She was like a mother to me and I was very fond of her. I used to tag along with her whenever I was in Iloilo whether its going to the market, on a religious procession or to church. It was she who usually cooked for us whenever we were in Iloilo. It was she who usually accompanied us to the airport when we returned to Manila. Nay Nene was a teacher and one among many close relatives who probably influenced me into teaching, too.
This is going to be a long night and a critical one at that. We can only pray that Nay Nene will get through the night and hopefully recover. Only God knows what about His plan for her and we surrender to His will.-
Sunday, January 1, 2017
I had wanted to write about some happy memories late last year but thought it was most apt for New Year's Day. This is about the adobong manok (chicken stewed in vinegar and soy sauce with bay (laurel) leaves) that my lola, Tatay's mother, cooked for us when she was still able. I remember she used to travel to Manila from Iloilo almost every Christmas in the 1970s. We usually went home for vacation during the Holy Week when Tatay could have longer leaves. Those times, it usually took from 22 to 26 hours by boat between Iloilo and Manila but as long as the weather was okay, travel didn't make you tired so lola wasn't so tired when Tatay fetched her at the port (Pier 2 as I recall as this was where the Negros Navigation ships docked). Every time, she brought with her a small pot or caldero containing adobong native chicken that she had cooked at our home in Cabatuan. Adobo is just the kind of food that could survive a whole day's travel. There was something special about that adobo and not just because lola made it from ingredients from Iloilo but because it was made with a lot of love.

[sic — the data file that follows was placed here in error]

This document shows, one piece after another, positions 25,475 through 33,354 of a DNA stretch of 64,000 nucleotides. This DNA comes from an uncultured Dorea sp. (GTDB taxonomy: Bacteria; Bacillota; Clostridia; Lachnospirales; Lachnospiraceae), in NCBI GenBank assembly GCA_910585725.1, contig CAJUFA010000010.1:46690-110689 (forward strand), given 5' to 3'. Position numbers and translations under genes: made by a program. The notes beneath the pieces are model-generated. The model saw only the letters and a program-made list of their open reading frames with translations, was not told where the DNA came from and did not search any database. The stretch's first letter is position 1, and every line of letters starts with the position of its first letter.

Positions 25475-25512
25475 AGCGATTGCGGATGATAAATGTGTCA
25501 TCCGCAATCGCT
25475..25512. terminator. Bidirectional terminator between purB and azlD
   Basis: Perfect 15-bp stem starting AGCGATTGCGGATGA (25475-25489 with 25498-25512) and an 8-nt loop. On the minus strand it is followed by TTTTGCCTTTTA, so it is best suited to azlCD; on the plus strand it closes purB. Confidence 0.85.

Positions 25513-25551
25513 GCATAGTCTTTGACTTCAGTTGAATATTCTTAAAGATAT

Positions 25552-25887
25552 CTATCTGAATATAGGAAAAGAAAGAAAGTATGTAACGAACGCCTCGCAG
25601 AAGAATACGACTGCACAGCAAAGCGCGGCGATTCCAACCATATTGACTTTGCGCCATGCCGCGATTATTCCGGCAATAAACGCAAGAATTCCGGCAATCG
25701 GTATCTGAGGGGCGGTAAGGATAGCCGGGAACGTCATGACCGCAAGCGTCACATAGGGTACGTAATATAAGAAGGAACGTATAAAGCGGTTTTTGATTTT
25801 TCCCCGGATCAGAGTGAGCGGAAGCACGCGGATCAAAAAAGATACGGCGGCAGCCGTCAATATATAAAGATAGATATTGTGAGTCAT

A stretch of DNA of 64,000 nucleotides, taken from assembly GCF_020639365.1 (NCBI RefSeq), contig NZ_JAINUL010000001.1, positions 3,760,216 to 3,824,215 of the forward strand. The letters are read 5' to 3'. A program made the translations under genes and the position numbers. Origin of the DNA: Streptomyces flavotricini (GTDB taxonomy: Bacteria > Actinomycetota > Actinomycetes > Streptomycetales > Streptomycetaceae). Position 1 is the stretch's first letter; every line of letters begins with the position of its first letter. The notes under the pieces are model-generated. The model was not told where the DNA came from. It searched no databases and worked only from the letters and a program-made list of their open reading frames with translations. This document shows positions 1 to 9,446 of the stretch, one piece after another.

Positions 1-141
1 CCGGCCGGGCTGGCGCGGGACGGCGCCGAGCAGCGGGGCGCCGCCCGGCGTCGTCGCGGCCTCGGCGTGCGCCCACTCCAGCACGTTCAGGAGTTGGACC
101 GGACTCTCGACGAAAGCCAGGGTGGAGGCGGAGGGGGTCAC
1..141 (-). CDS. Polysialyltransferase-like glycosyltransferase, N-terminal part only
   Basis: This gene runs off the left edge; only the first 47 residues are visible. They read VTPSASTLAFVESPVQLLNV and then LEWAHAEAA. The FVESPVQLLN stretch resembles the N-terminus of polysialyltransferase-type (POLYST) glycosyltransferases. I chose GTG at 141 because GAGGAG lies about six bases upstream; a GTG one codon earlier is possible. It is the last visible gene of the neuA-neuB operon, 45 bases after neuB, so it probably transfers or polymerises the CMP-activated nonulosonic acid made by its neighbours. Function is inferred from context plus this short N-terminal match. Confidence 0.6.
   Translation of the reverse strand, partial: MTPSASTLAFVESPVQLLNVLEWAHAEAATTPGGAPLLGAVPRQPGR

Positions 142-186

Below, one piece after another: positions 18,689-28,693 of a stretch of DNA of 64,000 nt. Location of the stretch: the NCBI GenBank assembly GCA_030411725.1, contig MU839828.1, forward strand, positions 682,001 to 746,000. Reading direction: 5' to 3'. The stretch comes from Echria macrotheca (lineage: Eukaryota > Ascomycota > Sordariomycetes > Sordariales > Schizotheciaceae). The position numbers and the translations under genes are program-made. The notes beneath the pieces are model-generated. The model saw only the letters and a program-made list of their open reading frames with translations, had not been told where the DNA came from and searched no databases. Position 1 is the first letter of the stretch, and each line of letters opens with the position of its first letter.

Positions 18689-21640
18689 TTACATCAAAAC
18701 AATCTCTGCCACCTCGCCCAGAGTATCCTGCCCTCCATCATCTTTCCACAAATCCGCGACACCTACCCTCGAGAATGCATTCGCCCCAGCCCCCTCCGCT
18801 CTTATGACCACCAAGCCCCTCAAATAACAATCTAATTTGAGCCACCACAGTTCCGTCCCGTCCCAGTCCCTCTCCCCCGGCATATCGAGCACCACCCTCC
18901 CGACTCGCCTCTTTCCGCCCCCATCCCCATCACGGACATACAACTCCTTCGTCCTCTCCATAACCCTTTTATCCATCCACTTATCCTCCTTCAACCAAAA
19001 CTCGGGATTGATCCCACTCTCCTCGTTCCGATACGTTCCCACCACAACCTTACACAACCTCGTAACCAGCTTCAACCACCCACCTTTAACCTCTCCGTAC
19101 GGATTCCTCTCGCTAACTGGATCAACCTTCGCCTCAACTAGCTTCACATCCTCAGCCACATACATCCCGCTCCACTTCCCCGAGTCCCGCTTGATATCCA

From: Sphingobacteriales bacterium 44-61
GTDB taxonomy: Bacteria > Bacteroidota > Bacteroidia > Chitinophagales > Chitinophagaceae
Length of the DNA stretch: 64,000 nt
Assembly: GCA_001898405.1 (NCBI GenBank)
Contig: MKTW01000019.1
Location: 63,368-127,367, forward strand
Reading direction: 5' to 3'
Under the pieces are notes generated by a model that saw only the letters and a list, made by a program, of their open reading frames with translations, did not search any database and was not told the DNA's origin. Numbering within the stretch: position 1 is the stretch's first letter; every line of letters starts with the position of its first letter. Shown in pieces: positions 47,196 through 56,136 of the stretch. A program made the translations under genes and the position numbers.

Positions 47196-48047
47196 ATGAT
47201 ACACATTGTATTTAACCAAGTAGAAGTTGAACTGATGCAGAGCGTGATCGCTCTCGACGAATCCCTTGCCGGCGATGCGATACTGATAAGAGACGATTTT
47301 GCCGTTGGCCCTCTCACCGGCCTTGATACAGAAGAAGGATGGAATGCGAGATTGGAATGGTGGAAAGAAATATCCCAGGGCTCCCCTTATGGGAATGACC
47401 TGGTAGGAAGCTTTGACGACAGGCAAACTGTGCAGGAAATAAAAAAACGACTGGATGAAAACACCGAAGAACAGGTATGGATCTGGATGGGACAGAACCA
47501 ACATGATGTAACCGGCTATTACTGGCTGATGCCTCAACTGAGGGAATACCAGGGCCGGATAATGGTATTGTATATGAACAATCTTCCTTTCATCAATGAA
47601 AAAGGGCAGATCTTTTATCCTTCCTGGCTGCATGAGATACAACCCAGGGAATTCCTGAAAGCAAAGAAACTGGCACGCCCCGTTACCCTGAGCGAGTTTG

We could never enjoy my lola's cooking again since she passed away in the early 1980s. But then whenever we had a chance we brought native chicken raised at our home in Cabatuan so we can at least recreate some of our favorite chicken dishes with the main ingredient no less. Recently, Tatay came back from Iloilo with some native chicken and below are a couple of photos of the adobo.
|Adobo using native chicken from our home in Cabatuan, Iloilo|
|A close-up of the native chicken adobo|
Saturday, December 24, 2016
Thursday, December 1, 2016
Today is my father's 78th birthday. As he has done every year, he started his day by going to church to pray and express his thanksgiving to God. I called him this morning but initially wasn't able to greet him and talk to him as he was at church. A few minutes later, he made a return call but I was in the bathroom. So it took a third call between us before I finally was able to speak with him. I actually wanted his apo to sing "Happy birthday!" to Tatay. His granddaughter was looking forward to it after we had told her it was her lolo Tatay's birthday. I guess it brought a lot of joy for him to hear his apo greet and sing to him. I believe it was a very good start for the day and we look forward to our celebration of Tatay's 78th this coming weekend at my parents' home in Cainta.